Article Text

Download PDFPDF
043 The VOICES project: a novel method to engage children and youth in community injury prevention intervention
  1. Ian Pike1,2,
  2. Alison Macpherson3,
  3. Emilie Beaulieu4
  1. 1BC Injury Research and Prevention Unit, Vancouver, Canada
  2. 2The University of British Columbia, Vancouver, Canada
  3. 3York University, Toronto, Canada
  4. 4Université de Sherbrooke, Sherbrooke, Canada


Statement of Purpose Children and youth from Indigenous and other communities experiencing socio-economic challenges face disproportionately high rates of injury mortality and morbidity. Partnerships between communities and injury prevention researchers is the foundation for the Voices of Children and Youth (VOICES) project, which aims to demonstrate the potential to influence community safety and injury prevention policy and programming through child and youth leadership.

Methods/Approach VOICES recognizes and respects child and youth-centric ways of knowing, such as storytelling, and engages the communities’ affinity for their environment, visual and oral communications by using an innovative information gathering and presentation method. Youth engage in Visual Storytelling – combining photography, video, narratives and mapping to capture lived experience and provide a platform for the community to identify and target injury issues. The discussions include injury prevention and associated challenges, and successes related to safety and safe spaces. Participants also develop skills in journalism, mapping and leadership. The focal point of the photos and videos is safe and unsafe places in the community, and emphasizes the role of the physical and social environments in order to foster solutions and changes. Examples will be from Indigenous communities and other contexts. This workshop will provide participants with a similar experience to that of children and youth. After a description of the methodology, participants will be invited to explore their environment to identify either challenges or safety successes, capture those locations with photos and video, and develop a story to convey the issues, context and solutions they envision. Participants will present their findings to the group, after which a discussion will help to further expand on the injury issues and potential solutions. Missing will be the step of developing relationships with community leaders, although that important element will be discussed as part of the methodology.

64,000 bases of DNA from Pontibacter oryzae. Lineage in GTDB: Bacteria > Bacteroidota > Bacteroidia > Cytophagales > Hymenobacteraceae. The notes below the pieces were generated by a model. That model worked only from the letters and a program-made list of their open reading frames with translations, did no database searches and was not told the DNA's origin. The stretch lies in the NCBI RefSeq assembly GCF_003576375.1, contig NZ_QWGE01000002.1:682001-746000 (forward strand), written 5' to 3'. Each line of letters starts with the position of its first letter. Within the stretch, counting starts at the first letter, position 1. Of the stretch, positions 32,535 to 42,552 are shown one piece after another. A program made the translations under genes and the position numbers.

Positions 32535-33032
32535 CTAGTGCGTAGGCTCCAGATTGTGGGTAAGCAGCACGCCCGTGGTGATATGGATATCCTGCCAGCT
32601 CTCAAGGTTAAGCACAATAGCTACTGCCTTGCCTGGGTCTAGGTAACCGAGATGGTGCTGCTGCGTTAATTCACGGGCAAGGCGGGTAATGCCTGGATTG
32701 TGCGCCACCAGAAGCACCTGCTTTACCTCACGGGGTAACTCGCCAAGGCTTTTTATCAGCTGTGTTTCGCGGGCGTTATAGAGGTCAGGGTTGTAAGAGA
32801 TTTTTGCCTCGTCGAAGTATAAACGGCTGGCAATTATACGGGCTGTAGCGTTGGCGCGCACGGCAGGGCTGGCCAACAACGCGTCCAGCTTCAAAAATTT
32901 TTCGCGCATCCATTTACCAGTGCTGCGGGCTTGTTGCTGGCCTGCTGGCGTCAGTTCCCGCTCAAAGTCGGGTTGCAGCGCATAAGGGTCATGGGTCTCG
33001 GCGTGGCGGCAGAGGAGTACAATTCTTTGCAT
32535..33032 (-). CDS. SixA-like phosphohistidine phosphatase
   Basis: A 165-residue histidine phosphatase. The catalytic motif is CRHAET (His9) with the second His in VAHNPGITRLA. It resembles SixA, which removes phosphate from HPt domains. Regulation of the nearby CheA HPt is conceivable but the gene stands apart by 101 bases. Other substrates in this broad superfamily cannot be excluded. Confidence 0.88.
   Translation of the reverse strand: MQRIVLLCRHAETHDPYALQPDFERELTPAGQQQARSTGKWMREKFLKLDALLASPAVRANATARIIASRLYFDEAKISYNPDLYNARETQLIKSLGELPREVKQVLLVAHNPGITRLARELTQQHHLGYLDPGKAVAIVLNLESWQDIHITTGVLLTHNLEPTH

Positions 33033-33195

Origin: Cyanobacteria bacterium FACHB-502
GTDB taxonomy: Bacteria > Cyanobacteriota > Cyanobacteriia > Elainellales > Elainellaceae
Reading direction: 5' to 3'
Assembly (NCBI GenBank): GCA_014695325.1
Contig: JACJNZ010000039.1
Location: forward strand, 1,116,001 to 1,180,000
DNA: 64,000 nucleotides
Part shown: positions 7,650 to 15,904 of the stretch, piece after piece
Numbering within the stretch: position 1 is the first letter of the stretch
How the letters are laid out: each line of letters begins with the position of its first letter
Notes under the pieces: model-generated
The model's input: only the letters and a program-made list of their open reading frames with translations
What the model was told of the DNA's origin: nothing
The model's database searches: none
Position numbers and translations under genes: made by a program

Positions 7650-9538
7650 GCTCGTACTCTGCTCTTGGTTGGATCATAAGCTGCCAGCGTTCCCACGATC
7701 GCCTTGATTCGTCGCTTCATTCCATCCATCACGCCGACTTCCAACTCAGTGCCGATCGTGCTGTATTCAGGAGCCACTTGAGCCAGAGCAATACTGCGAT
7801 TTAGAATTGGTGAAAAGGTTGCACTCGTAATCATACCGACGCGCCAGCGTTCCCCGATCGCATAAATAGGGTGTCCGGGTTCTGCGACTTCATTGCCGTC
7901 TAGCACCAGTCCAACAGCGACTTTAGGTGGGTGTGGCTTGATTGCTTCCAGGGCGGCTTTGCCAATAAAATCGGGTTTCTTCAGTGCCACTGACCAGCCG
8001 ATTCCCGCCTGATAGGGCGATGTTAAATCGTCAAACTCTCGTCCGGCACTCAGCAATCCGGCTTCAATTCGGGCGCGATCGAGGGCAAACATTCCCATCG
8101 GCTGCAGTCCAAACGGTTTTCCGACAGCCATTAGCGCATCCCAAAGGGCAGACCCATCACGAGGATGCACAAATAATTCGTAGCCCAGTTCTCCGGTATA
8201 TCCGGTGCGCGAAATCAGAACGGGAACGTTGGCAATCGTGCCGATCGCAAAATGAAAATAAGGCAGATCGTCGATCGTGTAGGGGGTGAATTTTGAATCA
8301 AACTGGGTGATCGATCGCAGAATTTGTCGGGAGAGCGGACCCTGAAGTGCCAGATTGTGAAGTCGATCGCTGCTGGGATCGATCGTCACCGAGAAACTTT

Conclusion VOICES incorporates a community-based participatory research method to advocate for change by balancing power between community members, especially children and youth, and policy makers, creating a sense of community ownership, fostering trust and responding to cultural or community preferences.

Significance This initiative sets the stage for the development of community policy by exploring the youth’s perceptions of the causes of injury. This unique method integrates children and youth in addressing their community injury priorities, supporting the community to work with their own information and programming, and in indigenous communities, exploring how effective mainstream prevention initiatives may be adapted to indigenous settings.

Statistics from

Request Permissions

If you wish to reuse any or all of this article please use the link below which will take you to the Copyright Clearance Center’s RightsLink service. You will be able to get a quick price and instant permission to reuse the content in many different ways.